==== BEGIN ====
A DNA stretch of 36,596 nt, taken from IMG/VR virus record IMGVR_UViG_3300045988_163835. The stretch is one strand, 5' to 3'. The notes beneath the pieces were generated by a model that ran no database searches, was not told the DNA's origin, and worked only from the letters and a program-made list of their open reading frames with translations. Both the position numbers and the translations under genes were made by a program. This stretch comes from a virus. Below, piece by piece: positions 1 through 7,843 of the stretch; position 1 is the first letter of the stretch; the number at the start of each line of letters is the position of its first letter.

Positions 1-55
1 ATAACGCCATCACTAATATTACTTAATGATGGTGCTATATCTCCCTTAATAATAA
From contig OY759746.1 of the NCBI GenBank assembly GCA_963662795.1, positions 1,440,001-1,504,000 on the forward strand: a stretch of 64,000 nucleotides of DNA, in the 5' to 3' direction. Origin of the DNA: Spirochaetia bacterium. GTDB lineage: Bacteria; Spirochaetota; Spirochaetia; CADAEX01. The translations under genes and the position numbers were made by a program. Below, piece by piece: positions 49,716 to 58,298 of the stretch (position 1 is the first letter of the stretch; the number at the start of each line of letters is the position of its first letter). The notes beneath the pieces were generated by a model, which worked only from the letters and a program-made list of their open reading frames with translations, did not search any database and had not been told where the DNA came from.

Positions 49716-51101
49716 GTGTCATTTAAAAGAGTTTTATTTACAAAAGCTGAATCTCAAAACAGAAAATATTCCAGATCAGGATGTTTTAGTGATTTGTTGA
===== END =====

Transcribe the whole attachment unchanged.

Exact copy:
A DNA stretch of 36,596 nt, taken from IMG/VR virus record IMGVR_UViG_3300045988_163835. The stretch is one strand, 5' to 3'. The notes beneath the pieces were generated by a model that ran no database searches, was not told the DNA's origin, and worked only from the letters and a program-made list of their open reading frames with translations. Both the position numbers and the translations under genes were made by a program. This stretch comes from a virus. Below, piece by piece: positions 1 through 7,843 of the stretch; position 1 is the first letter of the stretch; the number at the start of each line of letters is the position of its first letter.

Positions 1-55
1 ATAACGCCATCACTAATATTACTTAATGATGGTGCTATATCTCCCTTAATAATAA
From contig OY759746.1 of the NCBI GenBank assembly GCA_963662795.1, positions 1,440,001-1,504,000 on the forward strand: a stretch of 64,000 nucleotides of DNA, in the 5' to 3' direction. Origin of the DNA: Spirochaetia bacterium. GTDB lineage: Bacteria; Spirochaetota; Spirochaetia; CADAEX01. The translations under genes and the position numbers were made by a program. Below, piece by piece: positions 49,716 to 58,298 of the stretch (position 1 is the first letter of the stretch; the number at the start of each line of letters is the position of its first letter). The notes beneath the pieces were generated by a model, which worked only from the letters and a program-made list of their open reading frames with translations, did not search any database and had not been told where the DNA came from.

Positions 49716-51101
49716 GTGTCATTTAAAAGAGTTTTATTTACAAAAGCTGAATCTCAAAACAGAAAATATTCCAGATCAGGATGTTTTAGTGATTTGTTGA